We all have biases, we need to understand this, and accept it, and embrace it, having biases, making mistakes, even sometimes being impolite, doesn't make anyone evil, or a piece of trash, it only makes you human.

Asking people to be polite, is not telling people they are not. In a community so large as this, is not practical to send every single person a personalized message. Even then what is perceived as polite can vary a lot from person to person, from culture to culture. So take it as a friendly reminder. And don't allow them to weaponize it.

In my personal opinion, it has been always a sore spot to receive a down-vote without a reason, I don't need to know who down-voted my post, but if I were ever to improve I need a definite reason why my question is wrong, not esoteric machinations (the ones I imagine trying to understand what is wrong with my question, heh!). As it has been pointed out in many places down-votes are not ill will, just a mechanism, and the reason they don't force users to put a reason, is because the questions should be down-voted for the reasons listed in the rules, etc. However not everyone follow the rules, and it has happened to me that I ask "why am I getting down-votes, what do I need to improve?" and people (in this site) told me "nothing", so I was breaking my brain in vain trying to understand something that couldn't be understood. I think those down-votes without a reason are the reason many users feel un-welcome, imagine in real life if you were in a relationship, and the person dumped you without saying a word, just vanish, but you knew they are sound and well, just not talking to you any more. Is just maddening, however I understand the reasons and position of SO users that don't want to force users to place a reason, due to the sheer volume of poor questions, it would be impractical to force them to have to select something that is obvious for the most part. However, not everyone has the predisposition to try and understand the reasons why something is done in certain way. And in certain cultures, that kind of thing feels even more violent because there is no way in their mind a site would actually allow/promote/encourage such kind of behavior (because they have the "you ought to give a reason" mentality).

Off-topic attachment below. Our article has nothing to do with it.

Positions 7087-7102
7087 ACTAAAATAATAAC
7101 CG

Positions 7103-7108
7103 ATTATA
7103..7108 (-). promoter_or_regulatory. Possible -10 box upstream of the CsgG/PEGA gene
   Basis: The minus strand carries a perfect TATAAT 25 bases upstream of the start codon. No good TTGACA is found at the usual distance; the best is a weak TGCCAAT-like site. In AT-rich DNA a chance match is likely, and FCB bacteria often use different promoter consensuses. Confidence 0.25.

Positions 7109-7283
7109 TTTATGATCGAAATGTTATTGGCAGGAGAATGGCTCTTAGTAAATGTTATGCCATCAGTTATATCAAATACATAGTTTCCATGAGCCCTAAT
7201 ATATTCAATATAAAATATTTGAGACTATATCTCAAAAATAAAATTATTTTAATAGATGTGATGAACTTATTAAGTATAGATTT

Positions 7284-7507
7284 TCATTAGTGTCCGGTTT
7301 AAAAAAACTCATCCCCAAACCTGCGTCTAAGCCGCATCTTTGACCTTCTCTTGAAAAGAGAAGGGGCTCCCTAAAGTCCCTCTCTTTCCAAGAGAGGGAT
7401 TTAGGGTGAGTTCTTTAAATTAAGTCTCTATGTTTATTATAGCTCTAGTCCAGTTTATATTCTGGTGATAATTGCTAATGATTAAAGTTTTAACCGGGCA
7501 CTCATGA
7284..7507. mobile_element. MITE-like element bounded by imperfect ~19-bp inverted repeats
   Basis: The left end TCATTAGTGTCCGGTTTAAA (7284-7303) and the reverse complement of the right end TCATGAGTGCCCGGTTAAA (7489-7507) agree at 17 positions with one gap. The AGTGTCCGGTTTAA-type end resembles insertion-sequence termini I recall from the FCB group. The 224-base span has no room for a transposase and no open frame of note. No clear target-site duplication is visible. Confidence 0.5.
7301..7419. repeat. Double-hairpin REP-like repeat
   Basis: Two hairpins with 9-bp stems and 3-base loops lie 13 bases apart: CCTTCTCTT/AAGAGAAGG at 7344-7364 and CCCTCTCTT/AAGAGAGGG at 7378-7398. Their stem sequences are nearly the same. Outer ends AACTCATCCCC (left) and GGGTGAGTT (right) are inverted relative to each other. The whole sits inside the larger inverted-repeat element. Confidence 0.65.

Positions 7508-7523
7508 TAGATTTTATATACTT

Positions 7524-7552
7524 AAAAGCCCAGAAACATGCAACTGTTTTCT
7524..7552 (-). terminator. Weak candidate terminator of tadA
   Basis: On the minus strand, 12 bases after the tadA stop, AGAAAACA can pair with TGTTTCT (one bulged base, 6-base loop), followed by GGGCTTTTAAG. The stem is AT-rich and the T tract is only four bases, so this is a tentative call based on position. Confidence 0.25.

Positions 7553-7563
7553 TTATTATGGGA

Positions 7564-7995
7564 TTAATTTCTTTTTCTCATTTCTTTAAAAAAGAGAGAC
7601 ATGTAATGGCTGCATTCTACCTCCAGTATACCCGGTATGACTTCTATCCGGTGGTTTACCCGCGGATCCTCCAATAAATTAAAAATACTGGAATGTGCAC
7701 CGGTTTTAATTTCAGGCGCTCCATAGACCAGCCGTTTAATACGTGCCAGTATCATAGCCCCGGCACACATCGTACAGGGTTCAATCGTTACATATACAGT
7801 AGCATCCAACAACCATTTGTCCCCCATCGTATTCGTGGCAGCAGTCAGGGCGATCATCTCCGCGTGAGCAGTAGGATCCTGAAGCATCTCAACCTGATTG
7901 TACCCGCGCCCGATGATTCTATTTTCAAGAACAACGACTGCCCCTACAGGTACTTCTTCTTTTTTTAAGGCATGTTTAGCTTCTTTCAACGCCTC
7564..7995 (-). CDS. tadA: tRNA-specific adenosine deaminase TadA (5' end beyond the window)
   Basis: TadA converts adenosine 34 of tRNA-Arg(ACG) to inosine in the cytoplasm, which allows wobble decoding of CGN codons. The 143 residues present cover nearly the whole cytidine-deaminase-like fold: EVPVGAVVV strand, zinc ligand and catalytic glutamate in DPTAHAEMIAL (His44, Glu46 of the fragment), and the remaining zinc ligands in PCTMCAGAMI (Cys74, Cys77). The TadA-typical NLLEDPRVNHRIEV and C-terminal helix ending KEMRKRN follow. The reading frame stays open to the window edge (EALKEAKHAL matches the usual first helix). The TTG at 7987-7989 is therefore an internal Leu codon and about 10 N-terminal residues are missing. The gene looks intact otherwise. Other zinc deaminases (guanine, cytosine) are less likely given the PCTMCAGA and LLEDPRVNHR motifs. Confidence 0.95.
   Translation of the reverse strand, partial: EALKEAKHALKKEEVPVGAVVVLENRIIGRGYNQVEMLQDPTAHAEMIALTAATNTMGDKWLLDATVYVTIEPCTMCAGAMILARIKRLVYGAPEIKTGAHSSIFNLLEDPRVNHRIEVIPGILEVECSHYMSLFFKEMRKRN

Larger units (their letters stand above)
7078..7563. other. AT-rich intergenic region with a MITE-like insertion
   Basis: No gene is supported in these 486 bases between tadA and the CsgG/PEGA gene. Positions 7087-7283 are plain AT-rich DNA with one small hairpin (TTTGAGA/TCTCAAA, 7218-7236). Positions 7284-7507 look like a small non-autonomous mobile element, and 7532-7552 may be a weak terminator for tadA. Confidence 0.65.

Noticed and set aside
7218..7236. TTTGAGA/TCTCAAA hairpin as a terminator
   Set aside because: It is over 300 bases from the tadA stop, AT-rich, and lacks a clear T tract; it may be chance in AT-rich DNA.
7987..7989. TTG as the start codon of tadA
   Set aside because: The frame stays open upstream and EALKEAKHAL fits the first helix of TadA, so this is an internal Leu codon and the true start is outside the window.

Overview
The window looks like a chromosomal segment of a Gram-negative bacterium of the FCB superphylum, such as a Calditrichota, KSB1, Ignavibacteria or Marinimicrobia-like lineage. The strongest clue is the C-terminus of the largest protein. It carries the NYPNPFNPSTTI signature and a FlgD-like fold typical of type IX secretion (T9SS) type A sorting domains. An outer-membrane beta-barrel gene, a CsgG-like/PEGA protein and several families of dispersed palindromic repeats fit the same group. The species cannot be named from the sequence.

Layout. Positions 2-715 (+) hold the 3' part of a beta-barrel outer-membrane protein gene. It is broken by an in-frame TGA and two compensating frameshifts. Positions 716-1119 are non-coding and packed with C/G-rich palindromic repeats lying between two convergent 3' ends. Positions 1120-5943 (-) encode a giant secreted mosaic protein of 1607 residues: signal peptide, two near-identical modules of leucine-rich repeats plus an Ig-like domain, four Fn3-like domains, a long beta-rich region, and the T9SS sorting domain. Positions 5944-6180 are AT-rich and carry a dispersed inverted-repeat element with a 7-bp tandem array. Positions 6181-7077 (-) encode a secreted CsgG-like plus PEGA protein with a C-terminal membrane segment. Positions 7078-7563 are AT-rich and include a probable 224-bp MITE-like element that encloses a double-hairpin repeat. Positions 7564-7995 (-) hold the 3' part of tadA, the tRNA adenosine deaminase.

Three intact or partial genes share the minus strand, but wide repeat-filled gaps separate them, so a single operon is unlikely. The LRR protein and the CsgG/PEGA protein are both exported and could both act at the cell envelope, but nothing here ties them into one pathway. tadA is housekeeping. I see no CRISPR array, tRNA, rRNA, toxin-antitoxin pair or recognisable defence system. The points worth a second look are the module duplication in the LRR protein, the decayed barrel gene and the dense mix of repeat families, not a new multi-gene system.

Also someone here pointed out they wanted SO to be for professional programmers, And I wonder, what does that mean? Many non-professional programmers do great questions, and I have seen in my every day life so called "professionals" that are lacking in basic professionalism. We shouldn't label people, we are here to judge content, not people.

Finally, there is always going to be people that abuse the rules, is just part of human experience, some people abide to them like crazy, some try to interpret them and follow them the best they can, and some will pick anything that may favor or that they can twist them to abuse them.